Play Director For A Minute

Over the weekend a director asked for my opinion on his staging of an upcoming Tempest.  Cool!  If he’s listening he can jump in, but I’m not going to identify him without his permission because it’s for a competition and I’d hate to leak any surprises :). I’m no director, as I’m sure we all know. I’m no actor at all.  I just don’t have the visual imagination for it.  I have to put myself more in the “Shakespeare as literature” group when it comes to that stuff.  Doesn’t mean that I don’t have opinions on what makes a good story, though! This director and I spoke mostly about how to open the play, and whether you can get away with moving the shipwreck scene (later Ariel will describe the scene anyway, so is that enough?) Could you act out Prospero’s story of how they came to arrive on the island, show Prospero as Duke, sitting in a library, surrounded by his politician brother (and his cronies) becoming angry that he’s not paying attention to him, and so on? Maybe a little dumb show right at the start? There might well be good theatrical reasons *not* to do some of these things.  Personally I prefer a big opening, something attention grabbing. So, here’s the game.  Whether you’re a theatre pro or not, director or not, pick a scene and tell us how you’d stage it.  We don’t need to get into every last nuance of how you want the actors to *play* the scene (though you can give it a shot). I’m more interested in the off the wall stuff, like the dude who SETS THE TEMPEST IN NAZI GERMANY.  It can be something you’ve done, if you’re a director, but it’s not as fun if it’s something you saw somebody else do.  This is your chance to show *your* ideas, especially if, like me, you’ll never get a chance to direct in real life.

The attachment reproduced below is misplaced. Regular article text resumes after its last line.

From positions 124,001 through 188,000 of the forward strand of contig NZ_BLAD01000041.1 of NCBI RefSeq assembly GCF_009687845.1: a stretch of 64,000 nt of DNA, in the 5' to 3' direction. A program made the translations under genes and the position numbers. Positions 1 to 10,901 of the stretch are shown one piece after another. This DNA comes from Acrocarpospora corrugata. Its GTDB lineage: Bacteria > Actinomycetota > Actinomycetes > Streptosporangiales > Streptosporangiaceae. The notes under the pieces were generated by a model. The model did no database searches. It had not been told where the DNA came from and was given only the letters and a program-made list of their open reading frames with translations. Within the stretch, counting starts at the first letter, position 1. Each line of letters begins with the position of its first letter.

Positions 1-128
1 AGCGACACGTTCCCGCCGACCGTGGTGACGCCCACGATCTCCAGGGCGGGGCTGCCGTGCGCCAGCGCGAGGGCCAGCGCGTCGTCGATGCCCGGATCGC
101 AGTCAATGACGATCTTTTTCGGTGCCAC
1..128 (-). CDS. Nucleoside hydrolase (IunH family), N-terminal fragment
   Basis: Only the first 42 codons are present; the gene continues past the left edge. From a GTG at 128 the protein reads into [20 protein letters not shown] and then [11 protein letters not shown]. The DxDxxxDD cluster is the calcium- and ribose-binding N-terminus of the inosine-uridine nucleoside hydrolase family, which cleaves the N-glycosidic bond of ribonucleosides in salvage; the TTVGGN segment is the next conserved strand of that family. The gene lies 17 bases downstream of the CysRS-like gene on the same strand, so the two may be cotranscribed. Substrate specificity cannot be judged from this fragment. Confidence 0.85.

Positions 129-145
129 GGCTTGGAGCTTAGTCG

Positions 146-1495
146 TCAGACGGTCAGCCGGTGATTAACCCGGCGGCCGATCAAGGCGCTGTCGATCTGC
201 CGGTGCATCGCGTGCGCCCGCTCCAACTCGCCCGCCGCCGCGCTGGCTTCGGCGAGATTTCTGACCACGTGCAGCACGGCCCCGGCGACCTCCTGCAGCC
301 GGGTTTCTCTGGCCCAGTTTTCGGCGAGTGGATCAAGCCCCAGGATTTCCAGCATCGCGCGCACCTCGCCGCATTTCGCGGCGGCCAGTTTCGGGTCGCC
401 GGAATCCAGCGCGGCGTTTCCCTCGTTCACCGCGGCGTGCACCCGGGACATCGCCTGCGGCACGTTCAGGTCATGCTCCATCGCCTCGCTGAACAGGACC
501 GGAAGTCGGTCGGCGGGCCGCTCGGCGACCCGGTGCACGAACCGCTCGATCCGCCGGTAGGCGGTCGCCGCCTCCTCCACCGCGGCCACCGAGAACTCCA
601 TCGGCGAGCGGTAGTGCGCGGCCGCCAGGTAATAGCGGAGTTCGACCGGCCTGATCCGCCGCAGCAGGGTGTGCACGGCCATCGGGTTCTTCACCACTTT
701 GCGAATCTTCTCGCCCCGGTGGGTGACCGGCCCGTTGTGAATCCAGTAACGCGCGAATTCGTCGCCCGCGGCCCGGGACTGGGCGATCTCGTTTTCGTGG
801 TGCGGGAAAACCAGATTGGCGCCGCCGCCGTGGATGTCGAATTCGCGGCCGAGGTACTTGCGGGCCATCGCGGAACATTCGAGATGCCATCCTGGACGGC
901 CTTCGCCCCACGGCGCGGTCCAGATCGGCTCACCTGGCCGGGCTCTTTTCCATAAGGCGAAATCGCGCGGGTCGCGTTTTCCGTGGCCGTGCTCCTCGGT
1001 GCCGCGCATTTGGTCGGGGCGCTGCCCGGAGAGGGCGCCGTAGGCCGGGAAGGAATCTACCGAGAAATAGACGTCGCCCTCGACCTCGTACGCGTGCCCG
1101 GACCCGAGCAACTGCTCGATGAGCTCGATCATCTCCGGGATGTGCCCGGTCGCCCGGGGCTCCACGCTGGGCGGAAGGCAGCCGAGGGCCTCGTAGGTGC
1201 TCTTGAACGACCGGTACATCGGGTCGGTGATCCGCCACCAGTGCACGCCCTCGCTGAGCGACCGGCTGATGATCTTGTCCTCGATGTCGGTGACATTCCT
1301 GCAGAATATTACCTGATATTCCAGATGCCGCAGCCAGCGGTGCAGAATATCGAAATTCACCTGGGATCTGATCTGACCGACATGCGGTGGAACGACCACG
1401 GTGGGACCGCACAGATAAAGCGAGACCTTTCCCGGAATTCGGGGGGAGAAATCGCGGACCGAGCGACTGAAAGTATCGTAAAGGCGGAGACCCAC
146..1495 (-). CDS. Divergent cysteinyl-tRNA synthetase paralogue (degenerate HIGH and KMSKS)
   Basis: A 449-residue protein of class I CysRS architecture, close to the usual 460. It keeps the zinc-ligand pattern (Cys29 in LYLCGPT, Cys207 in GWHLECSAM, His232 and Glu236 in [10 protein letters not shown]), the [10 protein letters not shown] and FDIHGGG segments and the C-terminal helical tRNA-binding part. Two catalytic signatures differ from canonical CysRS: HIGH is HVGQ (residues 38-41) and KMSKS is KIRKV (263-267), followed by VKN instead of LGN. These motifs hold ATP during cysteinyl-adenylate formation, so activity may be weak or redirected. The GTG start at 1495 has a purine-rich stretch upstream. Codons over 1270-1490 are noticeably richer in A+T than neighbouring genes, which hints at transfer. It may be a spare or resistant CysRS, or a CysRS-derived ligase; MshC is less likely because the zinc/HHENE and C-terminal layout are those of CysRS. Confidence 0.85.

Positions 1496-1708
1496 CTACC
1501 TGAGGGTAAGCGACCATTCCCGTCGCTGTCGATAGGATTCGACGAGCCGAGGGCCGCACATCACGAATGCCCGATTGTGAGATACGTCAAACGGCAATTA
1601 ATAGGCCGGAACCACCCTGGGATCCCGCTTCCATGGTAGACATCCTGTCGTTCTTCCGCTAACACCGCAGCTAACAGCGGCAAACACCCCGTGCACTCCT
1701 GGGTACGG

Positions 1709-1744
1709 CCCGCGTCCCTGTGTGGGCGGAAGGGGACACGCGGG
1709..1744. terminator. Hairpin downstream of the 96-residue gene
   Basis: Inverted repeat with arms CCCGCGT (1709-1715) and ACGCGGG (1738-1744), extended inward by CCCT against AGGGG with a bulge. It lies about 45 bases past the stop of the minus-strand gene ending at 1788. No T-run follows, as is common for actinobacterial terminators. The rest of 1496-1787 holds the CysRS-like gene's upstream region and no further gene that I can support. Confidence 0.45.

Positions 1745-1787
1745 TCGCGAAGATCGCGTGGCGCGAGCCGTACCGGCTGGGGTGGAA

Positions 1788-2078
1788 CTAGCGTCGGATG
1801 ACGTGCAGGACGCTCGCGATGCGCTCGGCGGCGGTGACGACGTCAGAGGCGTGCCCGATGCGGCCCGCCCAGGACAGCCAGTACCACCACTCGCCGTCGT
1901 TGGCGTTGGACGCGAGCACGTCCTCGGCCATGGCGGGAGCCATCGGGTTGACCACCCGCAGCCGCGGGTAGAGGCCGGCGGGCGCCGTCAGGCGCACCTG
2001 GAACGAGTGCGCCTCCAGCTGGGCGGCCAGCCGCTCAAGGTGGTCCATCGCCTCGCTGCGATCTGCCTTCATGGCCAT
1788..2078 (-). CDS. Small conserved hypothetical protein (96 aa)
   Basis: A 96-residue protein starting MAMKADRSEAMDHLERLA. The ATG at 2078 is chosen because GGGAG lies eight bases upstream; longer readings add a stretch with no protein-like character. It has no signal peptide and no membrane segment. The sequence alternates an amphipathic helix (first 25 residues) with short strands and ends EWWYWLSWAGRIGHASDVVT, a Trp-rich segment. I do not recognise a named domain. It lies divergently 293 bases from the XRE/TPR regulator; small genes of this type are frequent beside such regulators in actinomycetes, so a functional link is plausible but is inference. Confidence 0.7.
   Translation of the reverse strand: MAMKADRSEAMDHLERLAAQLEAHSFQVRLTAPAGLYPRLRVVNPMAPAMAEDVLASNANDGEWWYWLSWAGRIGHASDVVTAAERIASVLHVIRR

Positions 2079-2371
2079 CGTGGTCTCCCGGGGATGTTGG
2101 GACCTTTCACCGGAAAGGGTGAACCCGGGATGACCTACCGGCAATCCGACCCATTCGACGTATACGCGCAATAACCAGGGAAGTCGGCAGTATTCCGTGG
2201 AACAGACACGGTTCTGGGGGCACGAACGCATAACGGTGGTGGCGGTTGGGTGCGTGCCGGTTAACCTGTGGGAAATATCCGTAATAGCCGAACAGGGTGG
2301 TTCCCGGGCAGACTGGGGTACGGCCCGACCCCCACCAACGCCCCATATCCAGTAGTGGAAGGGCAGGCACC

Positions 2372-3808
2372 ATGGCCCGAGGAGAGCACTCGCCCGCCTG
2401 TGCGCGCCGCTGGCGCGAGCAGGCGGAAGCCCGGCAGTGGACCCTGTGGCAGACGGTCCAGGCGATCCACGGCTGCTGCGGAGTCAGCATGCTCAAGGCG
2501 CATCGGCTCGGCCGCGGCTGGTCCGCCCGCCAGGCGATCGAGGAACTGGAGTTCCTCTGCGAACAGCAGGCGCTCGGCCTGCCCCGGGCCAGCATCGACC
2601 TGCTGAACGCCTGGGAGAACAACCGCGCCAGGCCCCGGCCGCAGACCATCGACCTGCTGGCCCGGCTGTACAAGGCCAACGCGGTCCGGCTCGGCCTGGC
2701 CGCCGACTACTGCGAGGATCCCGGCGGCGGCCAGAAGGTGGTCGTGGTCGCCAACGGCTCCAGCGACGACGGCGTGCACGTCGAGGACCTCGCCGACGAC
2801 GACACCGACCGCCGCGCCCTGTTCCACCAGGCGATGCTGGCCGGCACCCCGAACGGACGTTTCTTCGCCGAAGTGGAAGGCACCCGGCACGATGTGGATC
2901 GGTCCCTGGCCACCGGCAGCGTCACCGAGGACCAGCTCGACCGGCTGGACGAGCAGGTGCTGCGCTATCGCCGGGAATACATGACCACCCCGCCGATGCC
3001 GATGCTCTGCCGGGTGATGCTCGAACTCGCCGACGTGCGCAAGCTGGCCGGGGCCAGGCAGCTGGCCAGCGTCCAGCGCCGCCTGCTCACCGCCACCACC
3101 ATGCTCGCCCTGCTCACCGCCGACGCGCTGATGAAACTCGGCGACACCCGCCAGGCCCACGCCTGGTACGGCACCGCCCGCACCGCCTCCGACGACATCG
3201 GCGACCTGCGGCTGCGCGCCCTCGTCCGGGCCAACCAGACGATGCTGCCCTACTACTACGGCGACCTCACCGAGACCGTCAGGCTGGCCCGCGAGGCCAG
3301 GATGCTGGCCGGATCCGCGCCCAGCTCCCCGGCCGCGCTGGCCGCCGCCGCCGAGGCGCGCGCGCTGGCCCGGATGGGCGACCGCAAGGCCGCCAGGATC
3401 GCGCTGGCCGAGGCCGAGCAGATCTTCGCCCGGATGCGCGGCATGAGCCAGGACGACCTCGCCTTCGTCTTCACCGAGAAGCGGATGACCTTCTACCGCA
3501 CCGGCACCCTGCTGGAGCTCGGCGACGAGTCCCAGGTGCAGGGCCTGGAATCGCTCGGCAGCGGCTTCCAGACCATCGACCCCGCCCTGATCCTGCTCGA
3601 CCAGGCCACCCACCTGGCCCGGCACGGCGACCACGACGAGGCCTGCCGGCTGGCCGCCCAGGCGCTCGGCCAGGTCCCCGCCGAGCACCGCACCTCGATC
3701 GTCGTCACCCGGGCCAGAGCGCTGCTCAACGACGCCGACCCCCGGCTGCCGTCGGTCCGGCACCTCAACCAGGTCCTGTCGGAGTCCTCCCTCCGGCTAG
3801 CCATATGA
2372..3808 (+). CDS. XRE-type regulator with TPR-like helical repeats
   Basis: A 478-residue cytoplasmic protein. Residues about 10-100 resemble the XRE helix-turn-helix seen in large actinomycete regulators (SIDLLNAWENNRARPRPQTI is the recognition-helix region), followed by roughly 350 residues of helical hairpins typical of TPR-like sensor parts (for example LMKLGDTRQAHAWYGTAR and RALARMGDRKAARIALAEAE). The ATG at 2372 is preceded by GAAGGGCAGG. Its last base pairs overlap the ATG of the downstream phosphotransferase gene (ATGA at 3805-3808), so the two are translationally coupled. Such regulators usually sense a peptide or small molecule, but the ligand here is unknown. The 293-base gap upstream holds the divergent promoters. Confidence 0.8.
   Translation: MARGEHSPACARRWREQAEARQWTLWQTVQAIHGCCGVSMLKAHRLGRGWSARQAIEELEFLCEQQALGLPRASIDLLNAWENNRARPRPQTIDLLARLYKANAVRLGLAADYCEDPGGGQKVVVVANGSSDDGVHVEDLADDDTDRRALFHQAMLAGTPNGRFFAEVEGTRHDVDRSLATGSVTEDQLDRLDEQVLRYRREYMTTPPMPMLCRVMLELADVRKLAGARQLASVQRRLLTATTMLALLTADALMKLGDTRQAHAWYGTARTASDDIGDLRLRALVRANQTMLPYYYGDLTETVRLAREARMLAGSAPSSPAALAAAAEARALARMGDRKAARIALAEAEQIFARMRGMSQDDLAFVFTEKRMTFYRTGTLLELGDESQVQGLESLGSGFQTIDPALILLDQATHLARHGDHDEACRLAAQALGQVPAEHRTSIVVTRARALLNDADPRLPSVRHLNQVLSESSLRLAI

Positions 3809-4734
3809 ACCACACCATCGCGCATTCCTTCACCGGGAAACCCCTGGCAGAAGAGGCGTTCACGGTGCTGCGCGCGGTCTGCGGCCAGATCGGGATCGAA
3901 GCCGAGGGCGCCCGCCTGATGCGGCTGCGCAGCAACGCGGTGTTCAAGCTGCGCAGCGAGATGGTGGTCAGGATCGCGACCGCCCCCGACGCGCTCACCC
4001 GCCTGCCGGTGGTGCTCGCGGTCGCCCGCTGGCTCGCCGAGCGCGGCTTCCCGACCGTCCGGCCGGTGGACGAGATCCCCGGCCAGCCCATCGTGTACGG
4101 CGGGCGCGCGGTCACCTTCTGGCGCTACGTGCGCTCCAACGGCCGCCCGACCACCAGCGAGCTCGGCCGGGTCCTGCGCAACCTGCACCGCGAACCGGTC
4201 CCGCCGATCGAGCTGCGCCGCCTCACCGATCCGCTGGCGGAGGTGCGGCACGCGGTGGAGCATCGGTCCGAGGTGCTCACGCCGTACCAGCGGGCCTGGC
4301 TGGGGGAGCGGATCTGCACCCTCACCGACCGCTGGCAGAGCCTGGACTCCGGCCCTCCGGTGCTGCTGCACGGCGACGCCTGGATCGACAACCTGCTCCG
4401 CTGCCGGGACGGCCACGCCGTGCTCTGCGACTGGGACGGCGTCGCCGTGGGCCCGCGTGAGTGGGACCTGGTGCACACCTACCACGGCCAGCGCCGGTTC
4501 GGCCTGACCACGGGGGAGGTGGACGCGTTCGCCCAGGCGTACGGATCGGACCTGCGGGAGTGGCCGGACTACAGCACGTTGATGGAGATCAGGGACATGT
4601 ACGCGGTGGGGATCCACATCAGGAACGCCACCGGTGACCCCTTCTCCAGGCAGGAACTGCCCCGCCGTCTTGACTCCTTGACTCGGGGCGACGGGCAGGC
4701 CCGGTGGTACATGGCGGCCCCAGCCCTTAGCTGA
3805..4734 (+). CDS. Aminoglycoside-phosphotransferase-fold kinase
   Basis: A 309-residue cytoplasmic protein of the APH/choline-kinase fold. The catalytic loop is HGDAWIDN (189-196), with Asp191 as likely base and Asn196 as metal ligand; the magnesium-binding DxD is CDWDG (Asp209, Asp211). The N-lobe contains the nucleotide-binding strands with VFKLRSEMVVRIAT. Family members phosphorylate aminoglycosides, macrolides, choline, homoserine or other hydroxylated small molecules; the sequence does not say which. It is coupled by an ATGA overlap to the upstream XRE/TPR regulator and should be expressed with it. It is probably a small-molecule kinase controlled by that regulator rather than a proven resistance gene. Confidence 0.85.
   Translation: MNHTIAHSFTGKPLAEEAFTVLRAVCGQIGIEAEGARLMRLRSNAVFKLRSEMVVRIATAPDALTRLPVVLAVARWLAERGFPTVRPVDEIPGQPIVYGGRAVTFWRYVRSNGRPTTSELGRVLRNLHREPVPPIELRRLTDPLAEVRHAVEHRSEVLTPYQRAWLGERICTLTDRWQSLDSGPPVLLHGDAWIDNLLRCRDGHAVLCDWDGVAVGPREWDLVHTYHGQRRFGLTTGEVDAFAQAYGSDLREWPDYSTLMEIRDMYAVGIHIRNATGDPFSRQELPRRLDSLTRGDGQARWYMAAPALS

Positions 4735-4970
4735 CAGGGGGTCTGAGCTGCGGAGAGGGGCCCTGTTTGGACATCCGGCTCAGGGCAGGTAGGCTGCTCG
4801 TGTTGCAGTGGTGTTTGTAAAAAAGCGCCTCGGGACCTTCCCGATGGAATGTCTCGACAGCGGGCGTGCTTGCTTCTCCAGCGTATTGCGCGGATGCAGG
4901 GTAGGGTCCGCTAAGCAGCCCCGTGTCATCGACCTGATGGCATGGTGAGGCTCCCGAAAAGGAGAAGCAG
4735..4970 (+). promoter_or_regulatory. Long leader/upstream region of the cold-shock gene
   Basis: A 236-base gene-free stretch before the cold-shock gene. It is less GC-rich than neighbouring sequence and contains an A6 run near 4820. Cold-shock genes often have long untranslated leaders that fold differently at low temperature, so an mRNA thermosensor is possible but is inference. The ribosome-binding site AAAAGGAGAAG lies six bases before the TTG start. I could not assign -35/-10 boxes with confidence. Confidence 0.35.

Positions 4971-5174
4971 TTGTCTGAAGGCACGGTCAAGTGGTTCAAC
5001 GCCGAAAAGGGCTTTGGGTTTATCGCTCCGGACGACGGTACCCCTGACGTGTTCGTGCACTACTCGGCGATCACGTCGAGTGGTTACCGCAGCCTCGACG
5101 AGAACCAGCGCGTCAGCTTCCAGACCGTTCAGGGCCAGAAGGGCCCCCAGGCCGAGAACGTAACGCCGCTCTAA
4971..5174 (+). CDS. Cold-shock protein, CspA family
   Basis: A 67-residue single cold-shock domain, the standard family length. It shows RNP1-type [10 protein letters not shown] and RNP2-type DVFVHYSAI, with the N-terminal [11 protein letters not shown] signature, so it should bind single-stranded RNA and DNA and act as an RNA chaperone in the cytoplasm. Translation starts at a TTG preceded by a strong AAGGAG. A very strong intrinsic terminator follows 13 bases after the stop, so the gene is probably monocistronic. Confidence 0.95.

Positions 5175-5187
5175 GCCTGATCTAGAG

One thought on “Play Director For A Minute

  1. I'll tell you how we DID stage Tempest. Our director first of all had multiple actors as Ariel – it was totally cool, there were 3 of us, and we would speak in unison and split the lines and it was very eerie and fun. Anyway…the Ariels started the 'Boswain!' lines, and the castaways stood at different points on the stage, holding onto bamboo poles to form a 'ship'. everyone rocked up and down, and screamed, and we had the lighting flash etc. The Ariels ran around creating panic. It was short and very effective.

    When Prospero later tells Miranda the story of his betrayal by his brother, the castaways, who were lying in various points of the stage, were 'revived' by an Ariel and then acted out what Prospero was saying.

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